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Deciphering Your Prescription

Understanding the Latin Terms Your Doctor Uses When Writing A Prescription


Updated December 15, 2003

from Mary J. Shomon

Do you ever wonder what the nearly illegible "b.i.d." and "p.o.," "p.r.n." and the other mysterious abbreviations on your prescription actually mean?

They are mainly abbreviations for Latin terms that are still used when writing prescriptions. Here they all are, deciphered for you!

AbbreviationLatin TranslationWhat It Means
a.c. ante cibum before meals
b.i.d. bis in die twice a day
b.i.n. bis in noctus twice a night
c cum with
cap capsula capsule
d dies day
daw dispense as written (no substituting generic or brand name drugs)
gtt gutta drop
h.s. hora somni bedtime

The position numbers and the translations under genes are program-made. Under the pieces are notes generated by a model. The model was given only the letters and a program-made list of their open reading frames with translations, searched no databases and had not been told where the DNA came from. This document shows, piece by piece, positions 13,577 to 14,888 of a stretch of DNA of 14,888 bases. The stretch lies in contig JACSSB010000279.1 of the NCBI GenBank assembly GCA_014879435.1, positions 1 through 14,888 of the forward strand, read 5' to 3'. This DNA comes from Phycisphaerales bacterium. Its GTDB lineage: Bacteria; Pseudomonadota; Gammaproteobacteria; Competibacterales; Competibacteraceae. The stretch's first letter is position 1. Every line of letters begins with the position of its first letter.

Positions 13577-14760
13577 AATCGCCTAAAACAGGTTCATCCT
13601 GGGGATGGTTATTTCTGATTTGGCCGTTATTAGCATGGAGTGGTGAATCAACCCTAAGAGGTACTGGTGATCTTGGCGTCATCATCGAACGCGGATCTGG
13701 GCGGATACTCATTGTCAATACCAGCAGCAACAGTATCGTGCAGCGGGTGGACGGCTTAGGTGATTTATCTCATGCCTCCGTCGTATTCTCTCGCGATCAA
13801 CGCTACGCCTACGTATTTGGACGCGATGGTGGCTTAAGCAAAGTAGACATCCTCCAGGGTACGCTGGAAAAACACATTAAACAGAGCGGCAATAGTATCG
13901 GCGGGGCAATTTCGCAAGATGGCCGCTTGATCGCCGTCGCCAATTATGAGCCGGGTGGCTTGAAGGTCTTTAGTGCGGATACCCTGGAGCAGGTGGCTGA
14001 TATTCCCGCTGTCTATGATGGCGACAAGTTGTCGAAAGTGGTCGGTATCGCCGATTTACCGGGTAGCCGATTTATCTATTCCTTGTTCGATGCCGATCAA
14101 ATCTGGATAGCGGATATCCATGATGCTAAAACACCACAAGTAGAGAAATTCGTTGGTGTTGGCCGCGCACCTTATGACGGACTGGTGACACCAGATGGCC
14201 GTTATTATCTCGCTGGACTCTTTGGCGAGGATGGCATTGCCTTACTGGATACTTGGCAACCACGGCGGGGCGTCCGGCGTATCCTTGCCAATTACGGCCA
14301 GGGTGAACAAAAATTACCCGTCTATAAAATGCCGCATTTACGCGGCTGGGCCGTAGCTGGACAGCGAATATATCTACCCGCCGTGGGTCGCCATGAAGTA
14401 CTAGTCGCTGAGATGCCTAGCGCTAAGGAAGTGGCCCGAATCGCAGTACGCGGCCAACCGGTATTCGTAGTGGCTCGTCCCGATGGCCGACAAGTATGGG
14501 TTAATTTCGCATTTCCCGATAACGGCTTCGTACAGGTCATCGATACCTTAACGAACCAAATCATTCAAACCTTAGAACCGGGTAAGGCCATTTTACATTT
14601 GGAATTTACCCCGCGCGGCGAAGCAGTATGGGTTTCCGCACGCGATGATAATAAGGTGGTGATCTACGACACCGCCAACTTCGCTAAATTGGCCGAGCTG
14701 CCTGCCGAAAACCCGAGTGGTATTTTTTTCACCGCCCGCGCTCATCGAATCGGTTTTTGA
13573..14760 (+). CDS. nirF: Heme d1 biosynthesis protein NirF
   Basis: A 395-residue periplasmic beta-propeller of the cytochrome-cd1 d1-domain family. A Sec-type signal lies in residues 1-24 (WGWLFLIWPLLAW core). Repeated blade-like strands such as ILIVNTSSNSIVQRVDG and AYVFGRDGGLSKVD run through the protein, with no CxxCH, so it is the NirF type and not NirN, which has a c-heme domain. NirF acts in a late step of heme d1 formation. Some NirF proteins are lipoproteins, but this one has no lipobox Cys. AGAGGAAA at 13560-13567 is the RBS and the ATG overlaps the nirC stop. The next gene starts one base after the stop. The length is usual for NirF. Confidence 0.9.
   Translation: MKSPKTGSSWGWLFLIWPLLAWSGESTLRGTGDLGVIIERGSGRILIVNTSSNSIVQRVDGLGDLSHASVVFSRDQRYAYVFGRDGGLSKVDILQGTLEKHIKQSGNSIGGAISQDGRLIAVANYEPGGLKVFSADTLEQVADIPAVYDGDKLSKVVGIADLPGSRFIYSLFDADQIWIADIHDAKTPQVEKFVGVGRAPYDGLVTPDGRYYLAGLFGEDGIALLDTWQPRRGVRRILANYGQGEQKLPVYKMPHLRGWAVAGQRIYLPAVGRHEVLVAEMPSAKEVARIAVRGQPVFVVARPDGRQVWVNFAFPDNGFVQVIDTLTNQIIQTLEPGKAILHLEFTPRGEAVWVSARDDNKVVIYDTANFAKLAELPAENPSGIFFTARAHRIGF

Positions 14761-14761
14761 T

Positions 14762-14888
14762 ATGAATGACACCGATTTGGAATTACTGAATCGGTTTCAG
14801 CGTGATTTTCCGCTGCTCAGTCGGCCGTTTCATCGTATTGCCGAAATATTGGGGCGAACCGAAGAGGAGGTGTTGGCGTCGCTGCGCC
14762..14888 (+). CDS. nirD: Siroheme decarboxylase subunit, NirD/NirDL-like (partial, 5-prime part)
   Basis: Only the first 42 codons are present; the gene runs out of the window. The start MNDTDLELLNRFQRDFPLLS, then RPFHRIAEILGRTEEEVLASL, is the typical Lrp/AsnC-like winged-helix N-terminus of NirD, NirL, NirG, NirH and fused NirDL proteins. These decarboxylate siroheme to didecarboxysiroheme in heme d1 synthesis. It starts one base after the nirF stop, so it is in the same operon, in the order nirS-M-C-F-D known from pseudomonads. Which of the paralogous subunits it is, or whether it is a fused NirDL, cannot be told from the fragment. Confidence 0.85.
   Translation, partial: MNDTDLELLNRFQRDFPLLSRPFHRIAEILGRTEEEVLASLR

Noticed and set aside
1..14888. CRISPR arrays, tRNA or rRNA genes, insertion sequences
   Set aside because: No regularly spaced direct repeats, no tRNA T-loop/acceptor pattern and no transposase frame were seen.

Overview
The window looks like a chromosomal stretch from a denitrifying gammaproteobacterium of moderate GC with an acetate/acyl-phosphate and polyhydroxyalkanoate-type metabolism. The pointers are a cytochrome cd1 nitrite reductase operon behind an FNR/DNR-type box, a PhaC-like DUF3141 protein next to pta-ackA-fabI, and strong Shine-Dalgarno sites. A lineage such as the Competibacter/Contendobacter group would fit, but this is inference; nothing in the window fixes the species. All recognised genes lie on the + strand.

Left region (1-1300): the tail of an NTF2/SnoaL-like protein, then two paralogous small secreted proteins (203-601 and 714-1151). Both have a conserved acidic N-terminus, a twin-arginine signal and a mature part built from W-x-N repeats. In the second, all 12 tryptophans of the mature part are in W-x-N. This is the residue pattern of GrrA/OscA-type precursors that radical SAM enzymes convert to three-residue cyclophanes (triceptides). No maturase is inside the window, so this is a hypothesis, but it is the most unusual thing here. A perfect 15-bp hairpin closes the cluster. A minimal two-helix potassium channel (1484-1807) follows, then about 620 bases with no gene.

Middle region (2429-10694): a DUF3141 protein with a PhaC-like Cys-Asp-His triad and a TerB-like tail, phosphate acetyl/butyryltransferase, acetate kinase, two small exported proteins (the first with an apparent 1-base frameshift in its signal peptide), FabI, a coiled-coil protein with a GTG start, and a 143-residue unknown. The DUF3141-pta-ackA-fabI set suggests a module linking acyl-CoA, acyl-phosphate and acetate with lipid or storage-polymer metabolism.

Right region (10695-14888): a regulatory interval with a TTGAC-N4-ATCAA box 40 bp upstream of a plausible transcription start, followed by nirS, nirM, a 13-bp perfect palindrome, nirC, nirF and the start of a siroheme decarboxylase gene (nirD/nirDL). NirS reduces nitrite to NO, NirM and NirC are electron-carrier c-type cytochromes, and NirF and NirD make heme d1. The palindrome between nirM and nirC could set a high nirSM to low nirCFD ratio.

I.M. into the muscle
I.V. into the vein
mg milligram
ml milliliter
noxt at night
O.D. oculo dextro right eye
O.S. oculo sinistro left eye
O.U. oculo utro in each eye
p.c. post cibum after meals
p.o. per os by mouth
p.r.n. pro re nata as needed
pil pilula pill
qh quaque hora every hour
q 3 h quaque 3 hora every 3 hours
qAM every morning
qd quaque die daily
q.i.d. quater in die four times a day
q.o.d every other day
s sine without
s.l. under the tongue
tab tabella tablet
t.i.d. ter in die three times a day
tsp teaspoon
tbsp tablespoon
ut dict as directed by doctor

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